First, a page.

How does a company choose between the two? What are the deciding factors?© BrainMass Inc. brainmass.com March 4, 2021, 6:18 pm ad1c9bdddf
Bertrand and Cournot Equilibria
How does a company choose between the two? What are the deciding factors?
In a two-market Bertrand duopoly, each of two firms chooses one of two markets and a price in that market. All four choices are made simultaneously. In a two-market Cournot duopoly, the firms choose quantities rather than prices. It is well known that in the one-market case the threat of price undercutting means that Bertrand equilibrium prices and profits will be lower and quantities higher than Cournot equilibrium prices, profits and quantities. Companies find a quite different consequence of price undercutting in two-market duopoly. In the two-market case the threat of price undercutting means that Bertrand equilibria are in continuous mixed strategies, while every Cournot duopoly has equilibrium in pure strategies, or in strategies that are pure in each market.
Since Bertrand's famous criticism on Cournot's homogeneous duopoly model, there has been a widely held conjecture, if not a belief, that price competition results in lower prices and higher outputs than does quantity competition. A comparison of these two benchmark oligopoly models has been widely undertaken by companies. Examples include duopolies that examined a duopoly market with general demand and cost functions. They found that at least one firm's price is higher in Cournot equilibrium than in Bertrand equilibrium. Under duopoly companies found that both firms' prices are higher and outputs are lower in quantity competition than in price competition, if each firm can make a profit when the other's price or output is zero. Some companies have obtained similar results with a geometric approach.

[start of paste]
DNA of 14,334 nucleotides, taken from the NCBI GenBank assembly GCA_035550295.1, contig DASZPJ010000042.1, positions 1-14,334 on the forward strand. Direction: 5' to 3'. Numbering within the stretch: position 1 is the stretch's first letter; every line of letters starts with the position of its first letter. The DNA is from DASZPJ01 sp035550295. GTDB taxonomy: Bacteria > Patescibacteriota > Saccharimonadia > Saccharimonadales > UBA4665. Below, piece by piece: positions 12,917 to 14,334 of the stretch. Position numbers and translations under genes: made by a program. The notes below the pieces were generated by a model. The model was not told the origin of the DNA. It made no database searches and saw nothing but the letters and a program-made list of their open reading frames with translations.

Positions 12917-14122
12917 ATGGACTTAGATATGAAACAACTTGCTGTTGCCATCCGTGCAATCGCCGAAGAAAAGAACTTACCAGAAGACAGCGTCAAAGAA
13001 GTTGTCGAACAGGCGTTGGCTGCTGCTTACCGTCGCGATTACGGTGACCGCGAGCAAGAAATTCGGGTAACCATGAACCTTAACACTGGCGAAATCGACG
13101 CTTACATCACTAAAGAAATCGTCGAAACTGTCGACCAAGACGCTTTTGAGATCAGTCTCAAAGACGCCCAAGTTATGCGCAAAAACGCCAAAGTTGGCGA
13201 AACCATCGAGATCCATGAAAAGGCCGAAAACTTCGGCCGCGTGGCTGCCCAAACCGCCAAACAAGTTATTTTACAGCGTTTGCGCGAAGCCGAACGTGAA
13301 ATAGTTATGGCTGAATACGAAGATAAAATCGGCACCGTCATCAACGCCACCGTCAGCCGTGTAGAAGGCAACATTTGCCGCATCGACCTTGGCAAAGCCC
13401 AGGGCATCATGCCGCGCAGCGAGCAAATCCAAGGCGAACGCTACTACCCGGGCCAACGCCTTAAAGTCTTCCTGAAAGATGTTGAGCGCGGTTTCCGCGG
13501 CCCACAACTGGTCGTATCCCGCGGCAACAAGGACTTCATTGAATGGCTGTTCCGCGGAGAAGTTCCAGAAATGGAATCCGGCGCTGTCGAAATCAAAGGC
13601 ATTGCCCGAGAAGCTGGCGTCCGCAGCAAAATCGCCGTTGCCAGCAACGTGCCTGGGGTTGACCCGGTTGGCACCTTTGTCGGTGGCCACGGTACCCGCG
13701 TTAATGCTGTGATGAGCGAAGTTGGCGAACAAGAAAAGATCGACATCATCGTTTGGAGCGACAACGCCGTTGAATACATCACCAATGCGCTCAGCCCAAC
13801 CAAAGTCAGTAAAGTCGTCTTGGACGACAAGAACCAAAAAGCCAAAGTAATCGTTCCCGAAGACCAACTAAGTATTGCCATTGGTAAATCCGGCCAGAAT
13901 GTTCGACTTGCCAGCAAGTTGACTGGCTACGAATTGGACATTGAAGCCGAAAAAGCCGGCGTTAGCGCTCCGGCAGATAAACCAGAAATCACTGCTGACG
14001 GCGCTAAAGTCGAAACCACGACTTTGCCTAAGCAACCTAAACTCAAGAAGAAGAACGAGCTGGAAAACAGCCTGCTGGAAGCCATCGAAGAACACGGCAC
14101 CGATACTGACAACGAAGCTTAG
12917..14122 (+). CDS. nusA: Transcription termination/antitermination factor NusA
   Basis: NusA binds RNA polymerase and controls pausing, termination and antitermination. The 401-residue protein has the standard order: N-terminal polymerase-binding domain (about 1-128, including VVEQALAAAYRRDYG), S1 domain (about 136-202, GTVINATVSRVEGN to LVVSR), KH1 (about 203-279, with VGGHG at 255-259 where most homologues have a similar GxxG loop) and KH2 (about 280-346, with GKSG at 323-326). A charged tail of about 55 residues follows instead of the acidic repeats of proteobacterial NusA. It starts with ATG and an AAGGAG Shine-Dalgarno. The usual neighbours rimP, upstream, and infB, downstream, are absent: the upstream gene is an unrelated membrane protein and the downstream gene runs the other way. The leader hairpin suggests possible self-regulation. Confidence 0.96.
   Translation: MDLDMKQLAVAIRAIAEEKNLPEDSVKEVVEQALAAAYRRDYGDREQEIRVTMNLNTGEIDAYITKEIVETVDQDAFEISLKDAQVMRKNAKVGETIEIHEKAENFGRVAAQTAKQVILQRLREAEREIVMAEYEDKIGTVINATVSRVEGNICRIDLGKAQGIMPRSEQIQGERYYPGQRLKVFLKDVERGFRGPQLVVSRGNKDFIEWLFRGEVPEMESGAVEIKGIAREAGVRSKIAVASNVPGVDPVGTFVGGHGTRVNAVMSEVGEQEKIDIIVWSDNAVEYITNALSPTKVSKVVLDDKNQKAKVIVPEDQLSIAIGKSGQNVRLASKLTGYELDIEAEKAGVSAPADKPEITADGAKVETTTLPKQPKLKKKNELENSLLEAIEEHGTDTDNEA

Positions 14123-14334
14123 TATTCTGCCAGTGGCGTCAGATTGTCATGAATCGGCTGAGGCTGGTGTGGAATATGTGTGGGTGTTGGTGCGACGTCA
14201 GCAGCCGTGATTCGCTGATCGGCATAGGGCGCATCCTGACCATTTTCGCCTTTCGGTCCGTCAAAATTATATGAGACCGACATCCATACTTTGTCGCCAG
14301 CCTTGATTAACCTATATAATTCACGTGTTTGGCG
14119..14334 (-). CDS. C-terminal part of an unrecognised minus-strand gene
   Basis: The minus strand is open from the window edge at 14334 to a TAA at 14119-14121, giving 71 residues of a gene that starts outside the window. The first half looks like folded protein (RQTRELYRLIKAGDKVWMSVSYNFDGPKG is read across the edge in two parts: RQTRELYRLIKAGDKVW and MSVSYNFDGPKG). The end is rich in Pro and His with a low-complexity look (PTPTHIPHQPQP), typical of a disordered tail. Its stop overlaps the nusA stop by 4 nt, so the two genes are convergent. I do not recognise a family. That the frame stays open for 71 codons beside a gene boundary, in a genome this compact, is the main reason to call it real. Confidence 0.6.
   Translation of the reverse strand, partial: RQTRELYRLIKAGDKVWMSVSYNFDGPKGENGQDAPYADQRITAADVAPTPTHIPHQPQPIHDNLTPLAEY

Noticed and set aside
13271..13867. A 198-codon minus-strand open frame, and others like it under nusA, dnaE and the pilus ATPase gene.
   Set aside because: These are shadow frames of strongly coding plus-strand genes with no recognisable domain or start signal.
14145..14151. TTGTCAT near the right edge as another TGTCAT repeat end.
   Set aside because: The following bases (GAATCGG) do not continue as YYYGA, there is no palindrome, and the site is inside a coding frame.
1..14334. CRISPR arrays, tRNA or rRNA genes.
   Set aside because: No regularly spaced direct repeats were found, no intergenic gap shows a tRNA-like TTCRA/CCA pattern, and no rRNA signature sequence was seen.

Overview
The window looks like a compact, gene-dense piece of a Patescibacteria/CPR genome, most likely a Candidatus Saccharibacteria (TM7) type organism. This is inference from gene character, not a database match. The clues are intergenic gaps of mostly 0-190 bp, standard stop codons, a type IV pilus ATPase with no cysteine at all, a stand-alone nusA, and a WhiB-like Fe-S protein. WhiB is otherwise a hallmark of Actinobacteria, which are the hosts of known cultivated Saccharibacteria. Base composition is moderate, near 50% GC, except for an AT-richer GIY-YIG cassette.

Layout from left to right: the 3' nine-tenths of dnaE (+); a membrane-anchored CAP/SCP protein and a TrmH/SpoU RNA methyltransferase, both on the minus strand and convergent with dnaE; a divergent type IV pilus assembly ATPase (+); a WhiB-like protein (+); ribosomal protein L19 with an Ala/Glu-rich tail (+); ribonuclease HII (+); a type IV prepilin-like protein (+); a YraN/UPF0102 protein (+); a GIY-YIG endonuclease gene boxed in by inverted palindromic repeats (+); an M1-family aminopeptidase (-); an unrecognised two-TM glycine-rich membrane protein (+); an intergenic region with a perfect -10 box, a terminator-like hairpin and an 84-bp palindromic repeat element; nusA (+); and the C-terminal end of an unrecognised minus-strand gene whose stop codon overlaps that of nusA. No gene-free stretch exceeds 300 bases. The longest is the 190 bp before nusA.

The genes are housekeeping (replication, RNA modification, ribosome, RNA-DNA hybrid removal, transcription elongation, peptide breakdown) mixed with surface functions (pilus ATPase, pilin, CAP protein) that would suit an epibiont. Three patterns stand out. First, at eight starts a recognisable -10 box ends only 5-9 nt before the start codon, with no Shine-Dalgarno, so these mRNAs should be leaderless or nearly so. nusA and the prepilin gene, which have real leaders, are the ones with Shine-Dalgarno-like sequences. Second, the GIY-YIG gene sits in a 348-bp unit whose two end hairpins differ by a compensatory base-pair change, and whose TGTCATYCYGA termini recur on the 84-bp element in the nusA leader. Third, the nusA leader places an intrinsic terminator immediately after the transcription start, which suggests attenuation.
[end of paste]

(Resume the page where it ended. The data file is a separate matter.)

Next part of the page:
Extending the analysis to a general oligopoly model, US companies have obtained a nice conclusion that under certain conditions, prices are lower in Bertrand equilibrium.
These papers significantly improved our understanding of the two models.
However, some questions remain unanswered. First, are prices (outputs) always lower (higher) in price competition? Other companies gave a counter example in
which prices (outputs) are higher (lower) in Bertrand equilibrium than in Cournot equilibrium. However, his demand function xi = 1 - pi - 3pj, i, j = 1, 2, cannot be generated from a concave utility function. It has not been known whether this can happen if the demand function is derived from a concave utility function. It is seen that even if demand is linear and derived from a concave utility function, marginal costs are constant, a firm's price need not be higher in Cournot equilibrium when goods are complements, and output need not be lower when goods are substitutes. Then if both complement and substitute goods exist, neither a price must be higher nor an output must be lower in Cournot equilibrium. We actually can say little whether price competition is more competitive.
Secondly, as a Bertrand equilibrium does not necessarily imply lower prices or higher outputs with a mixture of ...
A question on Bertrand and Cournot Equilibriums is presented. How a company chooses between the two are determined. Deciding factors are provided.